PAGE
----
Simon, Apostle, St.
SIMON, APOSTLE, ST.
One of the twelve chosen by Jesus. In the lists of the 12 apostles, Simon (Σίμων, a genuine Greek name, but used by the Jews as a Hellenized form of the Hebrew name šim‘ōn, Simeon) is named in the 11th place in Mt 10.4 and Mk 3.18, in the 10th place in Lk 6.15 and Acts1.13. In the first two Gospels he is called "the Cananean" (ὁ Κανανα[symbol omitted]ος), in Luke and Acts, "the zealot" (ὁ ζηλωτής). These titles were apparently added for the purpose of distinguishing him from the chief Apostle Simon Peter. The word ζηλωτής is the Greek translation of the Aramaic word qan’ānai, which is merely transliterated in Mt 10.4; Mk 3.18 as ὁ Κανανα[symbol omitted]ος, both words meaning zealot. Some MSS in Mt 10.4 and Mk 3.18 have incorrectly ὁ Κανανίτης, which has been understood as meaning the man from Cana (so, e.g., by St. Jerome, Patrologia Latina 23:763; 26: 63), and therefore Simon was identified by some of the Church Fathers with the unnamed bridegroom of Jn 2.9. In any case, neither Κανανα[symbol omitted]ος nor Κανανίτης has anything to do with the word Canaanite. It is not certain why Simon was given this epithet; it was probably either because he had belonged to the Jewish party of the zealots before he became an Apostle, or because of his zeal for the Mosaic Law (cf. the use of the term in Acts 22.3; Gal 1.14).
Very little is known about this Apostle. Many would identify him with Simon the brother of Jesus (Mt 13.55; Mk 6.3), but this identification does not seem likely. The latter is the same as Simon son of Clopas who succeeded James, "the brother of the Lord," as bishop of Jerusalem (a.d. 62) and was crucified under Trajan c. a.d. 107; see Hegesippus as quoted by Eusebius (Historia Ecclesiastica 3:11; 32.1–2). According to later legends, particularly in the apocryphal Acts of Simon and Jude, Simon the Apostle preached in various parts of the Near East and was martyred by being sawed in two (a motif borrowed from the apocryphal Martyrdom of Isaiah). In iconography he is usually represented with a saw, the supposed instrument of his martyrdom, though sometimes with a book, probably in reference to his zeal for the law. In legend and in iconography he is generally associated with St. jude thaddeus.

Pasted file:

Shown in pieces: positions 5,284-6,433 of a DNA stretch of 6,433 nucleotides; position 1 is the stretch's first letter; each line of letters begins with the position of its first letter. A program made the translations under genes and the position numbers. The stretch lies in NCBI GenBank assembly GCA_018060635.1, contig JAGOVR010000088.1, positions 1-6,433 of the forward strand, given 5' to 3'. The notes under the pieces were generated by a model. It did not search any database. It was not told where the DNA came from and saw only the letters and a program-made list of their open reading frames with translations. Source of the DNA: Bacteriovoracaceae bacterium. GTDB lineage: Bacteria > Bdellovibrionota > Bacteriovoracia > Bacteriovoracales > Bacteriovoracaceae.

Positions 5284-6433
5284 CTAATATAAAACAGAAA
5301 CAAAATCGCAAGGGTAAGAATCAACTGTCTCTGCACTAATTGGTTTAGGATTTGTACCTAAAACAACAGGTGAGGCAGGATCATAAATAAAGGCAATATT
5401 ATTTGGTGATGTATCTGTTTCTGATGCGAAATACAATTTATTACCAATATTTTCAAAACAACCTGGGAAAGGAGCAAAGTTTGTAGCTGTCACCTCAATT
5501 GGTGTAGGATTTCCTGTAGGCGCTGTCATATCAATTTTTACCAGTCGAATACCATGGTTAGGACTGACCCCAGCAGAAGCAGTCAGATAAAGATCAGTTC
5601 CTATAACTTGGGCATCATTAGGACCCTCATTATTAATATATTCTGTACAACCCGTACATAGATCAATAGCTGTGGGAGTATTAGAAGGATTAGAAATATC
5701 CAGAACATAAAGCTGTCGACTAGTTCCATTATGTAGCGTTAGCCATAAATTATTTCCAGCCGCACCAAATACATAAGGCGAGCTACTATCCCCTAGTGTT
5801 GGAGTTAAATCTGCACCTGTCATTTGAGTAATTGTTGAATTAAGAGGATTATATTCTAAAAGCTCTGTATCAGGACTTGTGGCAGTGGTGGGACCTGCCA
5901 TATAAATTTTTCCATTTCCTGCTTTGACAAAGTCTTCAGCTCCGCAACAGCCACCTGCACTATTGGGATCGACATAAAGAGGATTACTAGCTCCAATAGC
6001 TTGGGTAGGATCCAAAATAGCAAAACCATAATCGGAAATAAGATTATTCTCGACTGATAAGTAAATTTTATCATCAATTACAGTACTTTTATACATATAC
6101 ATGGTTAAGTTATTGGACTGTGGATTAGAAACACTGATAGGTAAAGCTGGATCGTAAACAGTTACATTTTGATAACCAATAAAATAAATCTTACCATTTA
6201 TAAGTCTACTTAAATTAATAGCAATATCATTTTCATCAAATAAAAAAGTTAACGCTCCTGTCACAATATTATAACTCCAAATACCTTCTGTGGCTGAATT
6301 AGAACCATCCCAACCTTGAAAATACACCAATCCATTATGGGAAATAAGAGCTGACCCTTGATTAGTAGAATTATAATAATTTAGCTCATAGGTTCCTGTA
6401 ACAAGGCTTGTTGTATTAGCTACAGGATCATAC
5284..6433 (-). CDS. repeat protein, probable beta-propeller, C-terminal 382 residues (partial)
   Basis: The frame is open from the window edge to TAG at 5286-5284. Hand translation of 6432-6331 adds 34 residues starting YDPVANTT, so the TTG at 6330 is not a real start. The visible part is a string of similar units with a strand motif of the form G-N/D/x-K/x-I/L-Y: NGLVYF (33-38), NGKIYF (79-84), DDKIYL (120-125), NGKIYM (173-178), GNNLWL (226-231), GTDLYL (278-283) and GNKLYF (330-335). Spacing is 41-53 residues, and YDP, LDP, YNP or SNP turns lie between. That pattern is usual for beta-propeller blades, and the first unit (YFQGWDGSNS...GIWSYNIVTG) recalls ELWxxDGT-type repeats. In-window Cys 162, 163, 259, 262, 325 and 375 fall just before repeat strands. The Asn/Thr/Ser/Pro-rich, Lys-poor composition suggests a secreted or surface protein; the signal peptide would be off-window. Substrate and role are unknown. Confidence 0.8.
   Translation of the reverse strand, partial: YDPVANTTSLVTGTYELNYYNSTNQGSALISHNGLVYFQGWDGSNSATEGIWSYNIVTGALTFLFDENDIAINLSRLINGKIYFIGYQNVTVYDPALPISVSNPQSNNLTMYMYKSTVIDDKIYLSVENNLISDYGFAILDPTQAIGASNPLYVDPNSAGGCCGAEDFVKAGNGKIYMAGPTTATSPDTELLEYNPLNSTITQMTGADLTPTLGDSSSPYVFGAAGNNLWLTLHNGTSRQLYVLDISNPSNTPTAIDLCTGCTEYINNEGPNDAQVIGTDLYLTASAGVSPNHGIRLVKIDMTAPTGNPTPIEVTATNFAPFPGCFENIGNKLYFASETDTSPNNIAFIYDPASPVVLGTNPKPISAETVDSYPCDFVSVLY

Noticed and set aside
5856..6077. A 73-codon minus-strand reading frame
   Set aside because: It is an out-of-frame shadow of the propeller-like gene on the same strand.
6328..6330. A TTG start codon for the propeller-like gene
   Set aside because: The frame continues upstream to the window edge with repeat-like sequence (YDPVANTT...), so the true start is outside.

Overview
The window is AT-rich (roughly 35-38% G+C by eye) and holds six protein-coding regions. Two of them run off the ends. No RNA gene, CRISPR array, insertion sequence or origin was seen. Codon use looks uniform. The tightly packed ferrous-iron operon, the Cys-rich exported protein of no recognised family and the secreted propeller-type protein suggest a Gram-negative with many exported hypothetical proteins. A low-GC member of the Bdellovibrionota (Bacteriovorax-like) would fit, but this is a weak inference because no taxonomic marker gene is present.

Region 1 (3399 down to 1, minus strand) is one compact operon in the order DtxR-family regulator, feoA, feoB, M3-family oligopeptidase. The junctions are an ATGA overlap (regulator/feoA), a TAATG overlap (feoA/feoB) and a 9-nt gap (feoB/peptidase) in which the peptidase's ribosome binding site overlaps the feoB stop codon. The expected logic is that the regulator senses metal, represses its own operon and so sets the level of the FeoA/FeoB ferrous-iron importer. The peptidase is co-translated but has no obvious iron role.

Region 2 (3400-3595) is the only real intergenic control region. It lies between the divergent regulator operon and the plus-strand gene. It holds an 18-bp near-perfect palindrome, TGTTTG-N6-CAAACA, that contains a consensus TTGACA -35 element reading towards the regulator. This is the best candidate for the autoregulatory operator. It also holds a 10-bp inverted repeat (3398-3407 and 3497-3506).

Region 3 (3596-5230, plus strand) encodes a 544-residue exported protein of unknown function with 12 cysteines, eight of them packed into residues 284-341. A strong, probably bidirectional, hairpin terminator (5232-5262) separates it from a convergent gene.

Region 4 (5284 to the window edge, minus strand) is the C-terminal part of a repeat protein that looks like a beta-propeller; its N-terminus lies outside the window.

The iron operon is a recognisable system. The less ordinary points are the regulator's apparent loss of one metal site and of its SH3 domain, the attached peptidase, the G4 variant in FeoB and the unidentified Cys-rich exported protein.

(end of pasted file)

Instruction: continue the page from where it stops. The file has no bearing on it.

Feast: Oct. 28 (Western Church); May 10 (Eastern Church).
Bibliography: j. blinzler, "Simon Zelotes," Lexikon für Theologie und Kirche, ed. j. hofer and k. rahner (Freiburg 1957–65) 9:772–773; "Simon, Bruder Jesu," ibid. 9:765; "Simon der Apostel, Simon der Herrenbruder, und Bischof Symeon von Jerusalem," Passauer Studien: Festschrift für Bischof Dr. Simon Konrad Landersdorfer, OSB (Passau 1953) 25–55.
[j. a. lefranÇois]